Special thanks to Chacko Daniel for helping out with the SFRP connectivity issue.
Today, the default Service Fabric configuration exposes the ports 19080 and 19000 publicly. Those ports are usually protected by certificate-based security or AAD, but it’s definitely a good idea to hide those ports from the Internet.
There are multiple ways to achieve this goal:
Using Network Security Groups to limit traffic to selected public networks
Exposing internal services using Internal Load Balancer to a private VNET, while still exposing public services with Azure Load Balancer
More complex solutions
In this article, I will focus on the second approach.
Azure Load Balancer will receive traffic on the public IP addresses
Internal Load Balancer will recieve traffic on the private VNET
Important: Service Fabric Resource Provider (SFRP) integration
There is a slight issue with this configuration, as for SF runtime 5.4, SFRP requires access to the SF endpoints and ports 19000 and 19080 for management purposes (and it is able to use only public addresses for that).
The current VMSS implementation allows neither referencing a single port on two load balancers, nor configuring multiple IP configs per NIC, nor configuring multiple NICs per node. This makes exposing the single port 19080 for both load balancers virtually impossible. Even if possible, it would make the configuration much more complex and would require a Network Security Group.
Fortunately, this is no longer an issue in 5.5. Starting from this version, SF requires only an outbound connection to the SFRP https://<region>.servicefabric.azure.com/runtime/clusters/, which is provided by ALB to all the nodes.
ALB and ILB step-by-step
Below is a short step-by-step guide. A lot of points in this guides apply also to configuring ALB and ILB for Virtual Machine Scale Sets without Service Fabric.
Basic cluster configuration
Create a project using the template service-fabric-secure-cluster-5-node-1-nodetype from the quickstart gallery.
Make it running (you need to do the standard steps with Key Vault etc). It is a good idea to deploy it just to make sure the cluster is up and running – ILB can be added later on by redeploying a modified template.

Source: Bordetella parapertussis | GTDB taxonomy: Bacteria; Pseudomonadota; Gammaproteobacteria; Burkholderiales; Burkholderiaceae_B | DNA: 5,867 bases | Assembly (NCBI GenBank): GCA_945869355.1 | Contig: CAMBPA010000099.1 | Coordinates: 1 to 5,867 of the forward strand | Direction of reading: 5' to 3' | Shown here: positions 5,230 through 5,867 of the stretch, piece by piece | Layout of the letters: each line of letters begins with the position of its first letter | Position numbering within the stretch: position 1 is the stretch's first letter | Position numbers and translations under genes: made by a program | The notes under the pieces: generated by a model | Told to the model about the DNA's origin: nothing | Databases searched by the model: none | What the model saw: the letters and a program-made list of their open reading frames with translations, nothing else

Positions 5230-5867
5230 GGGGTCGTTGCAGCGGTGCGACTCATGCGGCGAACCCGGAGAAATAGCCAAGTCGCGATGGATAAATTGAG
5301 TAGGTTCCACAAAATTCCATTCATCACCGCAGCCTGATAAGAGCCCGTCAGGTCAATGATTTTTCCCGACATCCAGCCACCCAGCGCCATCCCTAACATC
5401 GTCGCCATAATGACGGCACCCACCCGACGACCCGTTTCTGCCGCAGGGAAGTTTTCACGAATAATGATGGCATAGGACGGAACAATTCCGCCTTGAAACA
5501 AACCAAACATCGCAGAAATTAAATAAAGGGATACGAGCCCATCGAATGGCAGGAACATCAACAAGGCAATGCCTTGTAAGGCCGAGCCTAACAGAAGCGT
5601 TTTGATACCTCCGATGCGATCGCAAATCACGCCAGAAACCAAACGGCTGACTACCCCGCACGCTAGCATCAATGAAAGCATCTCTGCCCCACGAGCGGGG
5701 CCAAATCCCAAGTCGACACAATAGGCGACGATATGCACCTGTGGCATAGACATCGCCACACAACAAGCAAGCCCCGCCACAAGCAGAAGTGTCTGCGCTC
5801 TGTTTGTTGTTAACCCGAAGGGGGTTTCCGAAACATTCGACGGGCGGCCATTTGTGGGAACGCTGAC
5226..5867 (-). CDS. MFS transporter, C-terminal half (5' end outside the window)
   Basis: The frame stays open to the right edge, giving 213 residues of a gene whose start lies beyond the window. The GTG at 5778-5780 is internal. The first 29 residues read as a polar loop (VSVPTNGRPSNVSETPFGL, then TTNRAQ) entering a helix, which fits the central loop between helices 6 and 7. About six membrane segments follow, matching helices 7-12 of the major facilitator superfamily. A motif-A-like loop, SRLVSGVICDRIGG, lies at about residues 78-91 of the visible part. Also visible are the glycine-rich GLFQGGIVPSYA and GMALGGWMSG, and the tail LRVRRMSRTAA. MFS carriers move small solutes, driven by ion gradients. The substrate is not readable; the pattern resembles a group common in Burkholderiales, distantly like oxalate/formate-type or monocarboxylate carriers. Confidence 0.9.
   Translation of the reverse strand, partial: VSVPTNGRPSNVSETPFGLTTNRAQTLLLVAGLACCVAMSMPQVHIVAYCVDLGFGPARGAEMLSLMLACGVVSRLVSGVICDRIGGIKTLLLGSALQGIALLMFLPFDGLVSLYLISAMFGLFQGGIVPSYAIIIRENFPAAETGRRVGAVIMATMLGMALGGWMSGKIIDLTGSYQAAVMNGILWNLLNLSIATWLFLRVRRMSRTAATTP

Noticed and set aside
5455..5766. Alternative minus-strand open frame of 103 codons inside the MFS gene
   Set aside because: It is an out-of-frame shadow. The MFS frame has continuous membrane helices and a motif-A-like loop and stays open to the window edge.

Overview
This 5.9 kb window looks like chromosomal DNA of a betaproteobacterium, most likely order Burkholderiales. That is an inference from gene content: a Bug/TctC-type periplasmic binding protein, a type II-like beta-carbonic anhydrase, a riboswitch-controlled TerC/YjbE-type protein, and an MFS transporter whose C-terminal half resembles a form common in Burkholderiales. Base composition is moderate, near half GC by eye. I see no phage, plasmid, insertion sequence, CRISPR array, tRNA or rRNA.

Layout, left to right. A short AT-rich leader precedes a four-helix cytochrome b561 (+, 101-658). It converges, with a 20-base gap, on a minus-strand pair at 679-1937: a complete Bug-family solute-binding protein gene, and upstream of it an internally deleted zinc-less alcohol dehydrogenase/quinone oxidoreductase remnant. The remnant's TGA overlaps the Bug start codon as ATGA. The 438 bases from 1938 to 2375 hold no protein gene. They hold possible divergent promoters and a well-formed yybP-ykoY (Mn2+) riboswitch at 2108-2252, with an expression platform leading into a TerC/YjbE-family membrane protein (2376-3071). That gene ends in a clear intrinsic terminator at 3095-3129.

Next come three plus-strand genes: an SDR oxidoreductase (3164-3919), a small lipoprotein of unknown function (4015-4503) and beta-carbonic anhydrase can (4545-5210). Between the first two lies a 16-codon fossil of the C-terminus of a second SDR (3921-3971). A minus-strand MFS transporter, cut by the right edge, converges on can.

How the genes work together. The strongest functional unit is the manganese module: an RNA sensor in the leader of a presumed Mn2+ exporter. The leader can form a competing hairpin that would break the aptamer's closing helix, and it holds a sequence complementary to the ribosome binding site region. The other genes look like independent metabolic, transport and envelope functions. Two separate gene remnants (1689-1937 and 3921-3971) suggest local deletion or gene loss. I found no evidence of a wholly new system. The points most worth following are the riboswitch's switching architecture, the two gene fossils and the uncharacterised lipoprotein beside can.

Configuring ILB and ALB
Now you need to create a secondary subnet in which your ILB will expose its front endpoint. In azuredeploy.json:
. After the subnet0Ref variable, insert these:
. Now you can create the ILB. Find the section responsible for creating ALB - it has "name": "[concat('LB','-', parameters('clusterName'),'-',variables('vmNodeType0Name'))]", and after this entire large section, insert the ILB config:
At this point, you can deploy your template, and Service Fabric administrative endpoints are only available at your ILB IP 10.0.1.10.
. It is also good idea to get rid of the rule allowing remote desktop access to your node cluster on its public IP (you can still access them from your internal network on addresses like 10.0.0.4, 10.0.0.5, etc.).
i) You need to delete it from the ALB configuration:
If you have already deployed the template, you need to do 6ii, redeploy and then 6i. Otherwise you will get an error: LoadBalancerInboundNatPoolInUseByVirtualMachineScaleSet.
. Last thing – there is an option in the ARM template for Service Fabric called managementEndpoint – the best idea is to reconfigure it to the Fully Qualified Domain Name of your ILB IP Address. This option is related to the aforementioned SFRP-integration issue in 5.4 and earlier.
You can now freely configure all your services and decide which one is exposed on which load balancer.